In 2021, there were no improvements in the protection of civic space and civil liberties in Romania. Stagnation and persistence of the same problems is how the report State of Democracy describes year 2021: decent legislation poorly applied or ignored. The projects aimed at improving legislation in the field of public information and public meetings are still blocked in the Parliament, and no positive changes to relevant legislation occurred throughout 2021. Instead, counterproductive decisions, such as the amendment of the law regarding transparency, have been made. A Subcommittee on Civil Society of the Chamber of Deputies should have taken into account legislative needs on issues related to the civic space, but no debates or public meetings were held in 2021. Freedom of information and freedom of the press continue to be severely affected either by the refusal to provide information of public interest or by harassment (including physical harassment) of journalists. State institutions and political parties have continued to channel public money into the media in a non-transparent manner, thus contributing to eroding public trust in the media. The public debate on public decisions, both at the central and local levels, is still insufficient.
In this summary, we take a closer look at the developments in the field of access to information, media and protection of sources.
At the beginning of 2021, on the agenda of the Chamber of Deputies there were positive amendments to Law no. 544/2001 regarding free access to information of public interest. The proposal, which had already passed in the Senate, would lead to improved access to public information thanks to the introduction of an obligation for public institutions to organise a special section on their website in which all the requests and answers would be published. However, the process is stuck in the Commission on Culture, Arts and Mass Media. During this time, citizens and civil society organisations continue to face problems in law enforcement, especially when dealing with political parties.
The government and political parties keep infusing resources into the media market either in information campaigns or in campaigns to promote the agenda and image of parties. The fund of about 200 million lei for the press allocated by the Orbán Government in 2020 further unbalanced the market, as ten actors concentrated 50% of the money. In 2021, although it has been a year without electoral stakes, political parties have invested significantly in promotion campaigns (about 46 million lei). This mechanism raises major issues of transparency. Likewise, local authorities are engaged in public funding for the press, and the opacity is even greater than in the case of political parties or the Government. Little information about these procedures reaches the public. When it does, it appears that some media are often selected preferentially. As a consequence, the reputation of and the trust in the media as a whole is continuing to erode.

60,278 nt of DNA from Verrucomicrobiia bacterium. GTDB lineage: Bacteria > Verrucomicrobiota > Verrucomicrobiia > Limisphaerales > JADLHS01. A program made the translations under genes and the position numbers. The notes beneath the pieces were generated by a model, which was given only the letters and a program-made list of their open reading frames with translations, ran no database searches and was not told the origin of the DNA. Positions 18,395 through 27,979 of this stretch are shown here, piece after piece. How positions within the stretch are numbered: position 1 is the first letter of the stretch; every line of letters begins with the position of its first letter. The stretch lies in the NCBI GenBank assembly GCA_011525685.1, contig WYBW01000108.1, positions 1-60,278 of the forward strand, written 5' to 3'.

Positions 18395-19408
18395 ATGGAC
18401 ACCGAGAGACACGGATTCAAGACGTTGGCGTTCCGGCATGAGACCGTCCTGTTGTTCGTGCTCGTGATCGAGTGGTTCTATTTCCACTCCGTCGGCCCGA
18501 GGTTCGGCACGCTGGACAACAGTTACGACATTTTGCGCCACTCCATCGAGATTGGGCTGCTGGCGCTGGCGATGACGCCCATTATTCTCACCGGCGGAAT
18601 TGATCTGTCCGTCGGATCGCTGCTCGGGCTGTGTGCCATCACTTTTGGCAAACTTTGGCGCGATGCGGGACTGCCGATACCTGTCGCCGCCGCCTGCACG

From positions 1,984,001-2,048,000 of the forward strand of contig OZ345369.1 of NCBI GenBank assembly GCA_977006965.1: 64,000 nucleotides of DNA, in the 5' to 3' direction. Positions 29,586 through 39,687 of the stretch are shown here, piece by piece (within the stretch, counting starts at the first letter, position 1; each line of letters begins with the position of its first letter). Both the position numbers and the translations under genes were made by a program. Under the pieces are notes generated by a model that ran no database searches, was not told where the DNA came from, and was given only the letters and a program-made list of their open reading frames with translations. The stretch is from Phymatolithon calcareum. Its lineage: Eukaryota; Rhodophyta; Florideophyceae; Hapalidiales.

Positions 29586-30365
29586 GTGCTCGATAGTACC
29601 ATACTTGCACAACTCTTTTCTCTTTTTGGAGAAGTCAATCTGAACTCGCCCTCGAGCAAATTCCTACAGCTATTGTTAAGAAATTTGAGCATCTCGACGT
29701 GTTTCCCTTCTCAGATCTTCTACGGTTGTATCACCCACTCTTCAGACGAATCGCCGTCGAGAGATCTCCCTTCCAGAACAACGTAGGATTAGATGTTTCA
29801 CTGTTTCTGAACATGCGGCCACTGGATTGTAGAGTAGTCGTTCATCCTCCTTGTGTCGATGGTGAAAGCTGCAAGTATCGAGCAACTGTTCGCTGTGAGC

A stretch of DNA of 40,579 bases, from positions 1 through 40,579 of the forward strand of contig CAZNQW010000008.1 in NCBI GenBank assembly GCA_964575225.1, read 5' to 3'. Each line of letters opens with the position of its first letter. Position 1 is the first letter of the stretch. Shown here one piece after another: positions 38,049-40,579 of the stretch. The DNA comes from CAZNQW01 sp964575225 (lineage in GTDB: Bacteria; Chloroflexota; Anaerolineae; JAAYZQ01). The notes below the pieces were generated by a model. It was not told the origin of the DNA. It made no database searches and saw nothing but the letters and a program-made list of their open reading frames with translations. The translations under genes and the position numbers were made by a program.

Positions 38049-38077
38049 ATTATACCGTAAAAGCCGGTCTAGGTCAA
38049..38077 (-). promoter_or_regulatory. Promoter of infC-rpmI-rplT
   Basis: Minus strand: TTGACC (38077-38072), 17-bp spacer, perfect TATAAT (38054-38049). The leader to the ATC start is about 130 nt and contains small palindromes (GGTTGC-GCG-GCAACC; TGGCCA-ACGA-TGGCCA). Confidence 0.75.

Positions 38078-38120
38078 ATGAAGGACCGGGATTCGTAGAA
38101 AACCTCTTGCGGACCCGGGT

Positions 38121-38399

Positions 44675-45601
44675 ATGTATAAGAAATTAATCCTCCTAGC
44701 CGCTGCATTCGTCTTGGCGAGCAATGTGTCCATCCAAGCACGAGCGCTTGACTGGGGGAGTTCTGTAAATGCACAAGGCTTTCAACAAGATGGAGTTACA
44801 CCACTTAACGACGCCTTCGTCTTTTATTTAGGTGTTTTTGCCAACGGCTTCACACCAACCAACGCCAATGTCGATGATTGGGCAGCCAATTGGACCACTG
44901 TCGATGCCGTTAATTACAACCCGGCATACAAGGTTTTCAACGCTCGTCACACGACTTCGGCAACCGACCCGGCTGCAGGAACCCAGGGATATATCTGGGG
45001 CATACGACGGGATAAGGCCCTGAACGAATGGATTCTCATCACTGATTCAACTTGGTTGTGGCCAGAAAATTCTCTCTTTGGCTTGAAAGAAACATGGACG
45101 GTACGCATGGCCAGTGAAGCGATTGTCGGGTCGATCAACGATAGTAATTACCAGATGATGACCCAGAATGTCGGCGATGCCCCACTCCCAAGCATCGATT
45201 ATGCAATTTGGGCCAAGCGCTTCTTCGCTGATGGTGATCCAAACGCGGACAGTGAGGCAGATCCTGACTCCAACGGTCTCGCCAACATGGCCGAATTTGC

Attacks against the press initiated by politicians are common, and result in coordinated defamation campaigns which contribute to the narrative of the media as an enemy and not as a key player for democracy.
Although the condition of media workers is generally poor, the report recorded a positive development in 2021. At the beginning of the year, the mayor of Bucharest Nicușor Dan announced the drop of the lawsuits filed by the former mayor against several journalists and media outlets. For each lawsuit initiated, the former mayor demanded compensation of 100,000 euros, an amount that shows the level of pressure exerted by politicians on the press. Although this can be considered a victory, the phenomenon of pressure from the authorities on the media remains worrying. This can discourage public interest journalism and divert the attention and resources of journalists who have to defend their reputation and editorial independence.
In 2020, the Ministry of Transport and Communications put into public debate the draft law on amending and supplementing normative acts in the field of electronic communications, which aims to transpose the EU Directive 2018/1972 on the establishment of an European Electronic Communications Code. The project passed the Chamber of Deputies in December 2021 and was sent to the Senate, which enacted it in March 2022. However, a new article has slipped between the public debate and the form adopted, which unjustifiably broadens the scope and spectrum of electronic communications interception, including access to traffic data, content data and content of encrypted communications. This article would add worrying aspects in the field of wiretapping, and providers of communication services that are not based on numbers would be obliged to assist bodies in charge of national security. The Coalition NGOs for the Citizen submitted an open letter to demand the removal of this article. A verdict is expected from the Constitutional Court after several deputies filed a complaint of unconstitutionality. Tags:
Safety of journalists
Access to information
Trust in media
Rule of Law
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